Should our power cables go underground?
Calls for our network of power supply cables to go underground is nothing new. But the recent storms and floods have only added weight to the argument, as not only will this approach create less of an impact on the landscape, it means powerlines will be less susceptible to weather damage.
At face value, undergrounding does seem like an obvious route to improve the robustness of the network. Such an approach would also improve social amenity by hiding transmission and distribution infrastructure beneath the ground. But inevitably, there are both technical and economic considerations.
Air is in fact a fairly good insulator – so good that suspended cables do not typically require any further covering and are just bare conductor. This contrasts with buried cables which require both insulation and often steel armour protection too. However, more significant is the air’s ability to dissipate heat.
The challenge of heat
By their very nature, power cables are designed to be low resistance, but the transmission of hundreds of megawatts of power at high voltages nonetheless generates significant heat. Suspended in the air, this heat is easily given up to the atmosphere. But buried underground, and covered with thick insulation, this presents an engineering challenge.
Typically underground cables are much thicker to cope with the higher heat load. This obviously requires larger volumes of increasingly expensive commodities such as copper and aluminium. Some underground cables are even water cooled or have cooling fans and ventilation systems when installed in ducts.
National Grid says that to match the thermal performance of a 400kV double circuit overhead line, as many as 12 separate cables in four separate trenches may be needed, resulting in a work area up to 40 metres wide.
Aside from land use and heat loss considerations, there is also the far more involved issue of cable access for any potential repairs or replacement over time. All of these issues add both cost and complexity.
Billions of investment required
Indeed, a 2012 report from Parsons Brinckerhoff and the Institution of Engineering and Technology analysed the whole life costs of installing and maintaining new high voltage transmission circuits underground, under sea and over ground.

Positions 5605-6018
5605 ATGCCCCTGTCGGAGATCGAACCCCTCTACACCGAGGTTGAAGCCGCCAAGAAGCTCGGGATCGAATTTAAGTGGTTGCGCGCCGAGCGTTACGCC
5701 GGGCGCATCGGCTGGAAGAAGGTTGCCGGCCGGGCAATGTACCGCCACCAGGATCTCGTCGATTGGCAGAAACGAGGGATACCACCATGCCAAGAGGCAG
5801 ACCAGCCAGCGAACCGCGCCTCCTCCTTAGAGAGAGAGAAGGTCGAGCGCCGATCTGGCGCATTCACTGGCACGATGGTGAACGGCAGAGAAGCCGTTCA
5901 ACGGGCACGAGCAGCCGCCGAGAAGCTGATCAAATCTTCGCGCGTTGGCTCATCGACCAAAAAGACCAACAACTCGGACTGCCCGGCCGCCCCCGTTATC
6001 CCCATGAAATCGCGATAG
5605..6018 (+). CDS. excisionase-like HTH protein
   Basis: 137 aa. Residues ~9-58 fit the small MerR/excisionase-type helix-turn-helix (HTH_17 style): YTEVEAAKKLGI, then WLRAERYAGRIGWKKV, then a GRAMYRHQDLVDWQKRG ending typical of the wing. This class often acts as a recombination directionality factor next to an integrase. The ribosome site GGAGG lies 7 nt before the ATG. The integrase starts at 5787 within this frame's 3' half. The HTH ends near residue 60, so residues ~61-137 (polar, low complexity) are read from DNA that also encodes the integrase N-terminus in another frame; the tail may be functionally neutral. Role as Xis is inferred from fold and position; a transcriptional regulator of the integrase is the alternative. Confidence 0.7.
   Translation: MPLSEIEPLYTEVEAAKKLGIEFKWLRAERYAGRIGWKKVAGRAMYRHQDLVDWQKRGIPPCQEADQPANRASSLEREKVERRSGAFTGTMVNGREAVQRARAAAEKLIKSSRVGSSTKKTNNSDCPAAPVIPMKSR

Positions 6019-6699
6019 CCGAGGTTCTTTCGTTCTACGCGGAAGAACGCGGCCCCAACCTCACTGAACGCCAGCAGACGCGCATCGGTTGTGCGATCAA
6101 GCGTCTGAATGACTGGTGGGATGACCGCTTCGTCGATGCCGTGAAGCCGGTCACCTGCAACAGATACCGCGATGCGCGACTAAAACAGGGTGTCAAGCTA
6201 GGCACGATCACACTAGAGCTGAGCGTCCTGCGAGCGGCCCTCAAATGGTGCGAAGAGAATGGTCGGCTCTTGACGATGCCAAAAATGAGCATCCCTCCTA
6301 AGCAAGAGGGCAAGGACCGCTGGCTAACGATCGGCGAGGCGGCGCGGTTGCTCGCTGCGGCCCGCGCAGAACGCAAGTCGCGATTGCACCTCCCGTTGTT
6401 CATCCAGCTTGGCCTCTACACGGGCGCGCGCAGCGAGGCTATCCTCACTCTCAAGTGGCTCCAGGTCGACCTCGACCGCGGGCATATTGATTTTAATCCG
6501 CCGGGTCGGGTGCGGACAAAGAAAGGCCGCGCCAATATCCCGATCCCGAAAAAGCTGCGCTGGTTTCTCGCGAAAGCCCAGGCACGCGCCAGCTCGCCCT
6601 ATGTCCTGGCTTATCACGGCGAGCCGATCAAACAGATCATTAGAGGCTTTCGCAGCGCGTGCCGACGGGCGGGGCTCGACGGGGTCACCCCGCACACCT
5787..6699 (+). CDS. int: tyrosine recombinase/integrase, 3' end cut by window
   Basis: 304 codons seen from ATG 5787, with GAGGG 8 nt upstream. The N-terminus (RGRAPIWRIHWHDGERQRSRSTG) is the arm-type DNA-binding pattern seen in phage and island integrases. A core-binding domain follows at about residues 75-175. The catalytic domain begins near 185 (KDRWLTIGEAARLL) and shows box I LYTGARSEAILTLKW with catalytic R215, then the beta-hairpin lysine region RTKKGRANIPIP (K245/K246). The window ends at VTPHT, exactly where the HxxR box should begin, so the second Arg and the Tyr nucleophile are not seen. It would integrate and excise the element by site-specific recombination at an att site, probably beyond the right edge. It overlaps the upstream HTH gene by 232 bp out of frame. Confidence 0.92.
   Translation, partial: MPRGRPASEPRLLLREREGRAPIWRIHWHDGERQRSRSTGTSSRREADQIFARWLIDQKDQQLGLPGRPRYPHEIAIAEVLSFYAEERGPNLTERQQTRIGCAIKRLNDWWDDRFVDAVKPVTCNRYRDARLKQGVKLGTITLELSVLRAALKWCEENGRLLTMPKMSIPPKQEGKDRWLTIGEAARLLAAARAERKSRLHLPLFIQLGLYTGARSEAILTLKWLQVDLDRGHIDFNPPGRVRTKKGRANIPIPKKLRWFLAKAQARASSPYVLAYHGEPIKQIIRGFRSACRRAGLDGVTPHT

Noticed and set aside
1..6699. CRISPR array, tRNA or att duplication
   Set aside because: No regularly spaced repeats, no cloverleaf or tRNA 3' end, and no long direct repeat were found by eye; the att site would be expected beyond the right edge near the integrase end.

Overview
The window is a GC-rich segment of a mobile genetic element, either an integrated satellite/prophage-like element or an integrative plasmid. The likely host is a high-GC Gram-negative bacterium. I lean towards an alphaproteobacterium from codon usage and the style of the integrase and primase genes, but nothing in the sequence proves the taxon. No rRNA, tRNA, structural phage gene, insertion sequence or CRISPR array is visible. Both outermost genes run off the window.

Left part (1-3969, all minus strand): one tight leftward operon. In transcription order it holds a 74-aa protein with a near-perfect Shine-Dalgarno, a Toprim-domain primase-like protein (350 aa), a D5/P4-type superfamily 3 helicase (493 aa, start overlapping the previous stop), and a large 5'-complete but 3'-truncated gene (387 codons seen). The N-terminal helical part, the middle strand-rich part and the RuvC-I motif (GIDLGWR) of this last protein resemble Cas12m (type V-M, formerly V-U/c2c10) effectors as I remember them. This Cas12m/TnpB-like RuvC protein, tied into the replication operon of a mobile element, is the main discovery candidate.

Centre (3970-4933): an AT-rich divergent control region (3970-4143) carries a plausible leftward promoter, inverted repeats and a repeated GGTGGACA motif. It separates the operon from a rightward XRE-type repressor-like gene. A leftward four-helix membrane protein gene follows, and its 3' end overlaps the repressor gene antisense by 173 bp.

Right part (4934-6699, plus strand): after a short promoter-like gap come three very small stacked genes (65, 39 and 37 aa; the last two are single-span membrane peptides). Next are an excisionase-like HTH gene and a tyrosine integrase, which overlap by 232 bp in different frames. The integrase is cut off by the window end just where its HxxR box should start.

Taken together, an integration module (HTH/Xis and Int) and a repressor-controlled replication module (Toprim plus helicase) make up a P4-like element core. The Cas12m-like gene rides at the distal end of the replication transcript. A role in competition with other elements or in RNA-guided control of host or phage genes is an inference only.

Produced for the now defunct Infrastructure Planning Commission, one of the main findings was that the cost of installing new power infrastructure underground, using existing technologies, is always more expensive than installing overhead lines.
Facing tough questioning from the Commons Energy Select Committee just a few weeks ago in their enquiry into ‘Power disruption due to severe weather’, distribution companies emphasised this point. The Committee, looking into the power network failures that hit much of the country due to storms over Christmas, heard that burying the UK’s transmission and distribution networks would cost tens of billions of pounds.
Preferred option in special cases
There are, of course, situations where undergrounding cables is the preferred option. For example, the proposed new nuclear power station Hinkley Point A requires a transmission line upgrade to deliver its output to the UK’s demand centres. The route of the existing line passes through the Mendip Hills Area of Outstanding Beauty. As part of the proposals, some five miles of the new 400 kV line would be buried, while the existing 132kV line will be removed, freeing the area from the site of pylons for the first time in more than four decades.
Similarly, in February 2011, National Grid launched a seven-year project to upgrade London’s high voltage power network using a total 32 km of deep underground tunnels – up to 60 metres below street level – carrying 400kV cables.
However, these examples are clearly exceptional, and that is perhaps the point too. The series of storms and floods that has hit the UK and disrupted the power network is believed by many to be just that, exceptional.
Undergrounding the country’s power network is certainly technically feasible and it would clearly resolve some reliability issues under similar circumstances. But with consumers already concerned about challenging energy prices and the prospects of further rises, rerouting the power network would result in some pretty major additional expenses – and I can’t imagine that this would be popular.